400mm f2.8 with TC-2.0E-III vs, 800mm f/5.6

MsmotoMsmoto Posts: 5,396Moderator
edited November 2013 in Nikon Lenses
There was a thread on the old forum regarding the 400mm f/2.8 plus the TC-20EIII and the question came up again, so…..here is half the story.
Superbikes 06.01.13-24
Large:
http://www.flickr.com/photos/fantinesfotos/8917726757/sizes/o/in/set-72157633809491476/
A set of bikes, mostly with 400mm f/2.8 plus TC-20EIII on D4
http://www.flickr.com/photos/fantinesfotos/sets/72157633809491476/with/8918341742/

We have a member with the 800mm f/5.6 and maybe he will post something here.
Msmoto, mod

Comments

  • kyoshinikonkyoshinikon Posts: 410Member
    I want to get the 500mm f/5.6 P later this year. Im not interested in the reach as much as the perspective distortion teles give
    “To photograph is to hold one’s breath, when all faculties converge to capture fleeting reality. It’s at that precise moment that mastering an image becomes a great physical and intellectual joy.” - Bresson
  • Golf007sdGolf007sd Posts: 2,840Moderator
    edited November 2013
    If you have either of these lenses, you are not a novice, thus, you have the skills in knowing how to use them both. A teleconverter will have an impact on image quality, that is just the nature of the beast. But, that does not mean the image produced will have degradation. Weight is also an issue, the 400 2.8 is a bit heavier. Personally, I would go with the 400 2.8...I love fast glass. Not to mention the cost savings. One things for sure, I look forward in having one of these in my position in the near future. First stop, 300 2.8 :P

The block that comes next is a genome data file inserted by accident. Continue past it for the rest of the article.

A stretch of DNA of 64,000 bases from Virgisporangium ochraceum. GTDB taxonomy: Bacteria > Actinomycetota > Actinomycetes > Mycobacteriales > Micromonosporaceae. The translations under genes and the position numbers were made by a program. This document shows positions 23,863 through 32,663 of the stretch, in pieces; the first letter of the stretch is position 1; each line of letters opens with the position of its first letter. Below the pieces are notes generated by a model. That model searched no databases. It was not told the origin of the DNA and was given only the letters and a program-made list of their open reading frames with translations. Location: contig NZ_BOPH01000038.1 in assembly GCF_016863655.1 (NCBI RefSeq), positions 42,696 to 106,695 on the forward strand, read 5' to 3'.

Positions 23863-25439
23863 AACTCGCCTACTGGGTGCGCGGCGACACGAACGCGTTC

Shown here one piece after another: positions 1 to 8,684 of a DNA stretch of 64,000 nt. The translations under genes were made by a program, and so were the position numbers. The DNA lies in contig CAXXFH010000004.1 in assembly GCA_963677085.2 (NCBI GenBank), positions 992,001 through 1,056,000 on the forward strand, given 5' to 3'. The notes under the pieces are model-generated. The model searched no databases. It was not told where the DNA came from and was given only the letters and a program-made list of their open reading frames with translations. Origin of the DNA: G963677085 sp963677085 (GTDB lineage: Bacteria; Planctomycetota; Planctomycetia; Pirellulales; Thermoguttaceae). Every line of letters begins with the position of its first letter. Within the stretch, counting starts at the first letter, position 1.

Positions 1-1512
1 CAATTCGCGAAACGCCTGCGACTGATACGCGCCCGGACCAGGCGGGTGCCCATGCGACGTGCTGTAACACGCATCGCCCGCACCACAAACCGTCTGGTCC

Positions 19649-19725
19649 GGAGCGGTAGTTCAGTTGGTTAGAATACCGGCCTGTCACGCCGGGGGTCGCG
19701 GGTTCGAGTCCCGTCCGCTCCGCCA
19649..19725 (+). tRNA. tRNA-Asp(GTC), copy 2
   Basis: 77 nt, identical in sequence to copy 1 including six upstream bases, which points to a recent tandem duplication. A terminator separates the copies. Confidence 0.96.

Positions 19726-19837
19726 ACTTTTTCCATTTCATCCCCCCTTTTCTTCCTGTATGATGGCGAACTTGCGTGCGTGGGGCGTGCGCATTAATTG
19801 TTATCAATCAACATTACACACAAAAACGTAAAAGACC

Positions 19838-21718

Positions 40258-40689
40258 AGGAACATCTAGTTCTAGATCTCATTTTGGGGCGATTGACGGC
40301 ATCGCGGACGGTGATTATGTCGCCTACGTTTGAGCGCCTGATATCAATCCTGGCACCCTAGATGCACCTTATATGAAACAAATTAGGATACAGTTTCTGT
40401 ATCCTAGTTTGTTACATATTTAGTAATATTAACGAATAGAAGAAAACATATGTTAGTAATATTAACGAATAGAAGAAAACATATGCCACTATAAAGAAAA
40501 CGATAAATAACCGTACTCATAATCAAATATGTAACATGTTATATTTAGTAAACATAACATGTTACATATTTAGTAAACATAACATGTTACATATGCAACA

Post edited by Golf007sd on
    D4 & D7000 | Nikon Holy Trinity Set + 105 2.8 Mico + 200 F2 VR II | 300 2.8G VR II, 10.5 Fish-eye, 24 & 50 1.4G, 35 & 85 1.8G, 18-200 3.5-5.6 VR I SB-400 & 700 | TC 1.4E III, 1.7 & 2.0E III, 1.7 | Sigma 35 & 50 1.4 DG HSM | RRS Ballhead & Tripods Gear | Gitzo Monopod | Lowepro Gear | HDR via Promote Control System |
  • snakebunksnakebunk Posts: 845Member
    This is very interesting. I would also be interested in how 500+1.4 and 600+1.4 compares. In other words test of the different ways to get to around 800/5.6. Has anyone seen such a test?
  • MsmotoMsmoto Posts: 5,396Moderator
    If one looks at the large version of the motorcycle shot and enlarge so you can almost read the text in the center of the bike near the small number 12, one sees this is pretty sharp. Remember the bikes are running toward me at about 110-130 Km/h. The criticism might be a bit of CA…but only when looked at very closely. With the same settings, my guess is the primary difference with the 800/5.6 would be the lack of the CA, sharpness about the same as it is, the motion which limits in this instance…IMO. The bikes are about 90 meters from the camera.
    Msmoto, mod
  • PhotobugPhotobug Posts: 4,603Member
    Msmoto, recently every where I see a post from you there are great bike pictures to support your perspective. You really must have a large library of them. LOL :D
    D750 & D7100 | 24-70 F2.8 G AF-S ED, 70-200 F2.8 AF VR, TC-14E III, TC-1.7EII, 35 F2 AF D, 50mm F1.8G, 105mm G AF-S VR | Backup & Wife's Gear: D5500 & Sony HX50V | 18-140 AF-S ED VR DX, 55-300 AF-S G VR DX |
    |SB-800, Amaran Halo LED Ring light | MB-D16 grip| Gitzo GT3541 + RRS BH-55LR, Gitzo GM2942 + Sirui L-10 | RRS gear | Lowepro, ThinkTank, & Hoodman gear | BosStrap | Vello Freewave Plus wireless Remote, Leica Lens Cleaning Cloth |
  • MsmotoMsmoto Posts: 5,396Moderator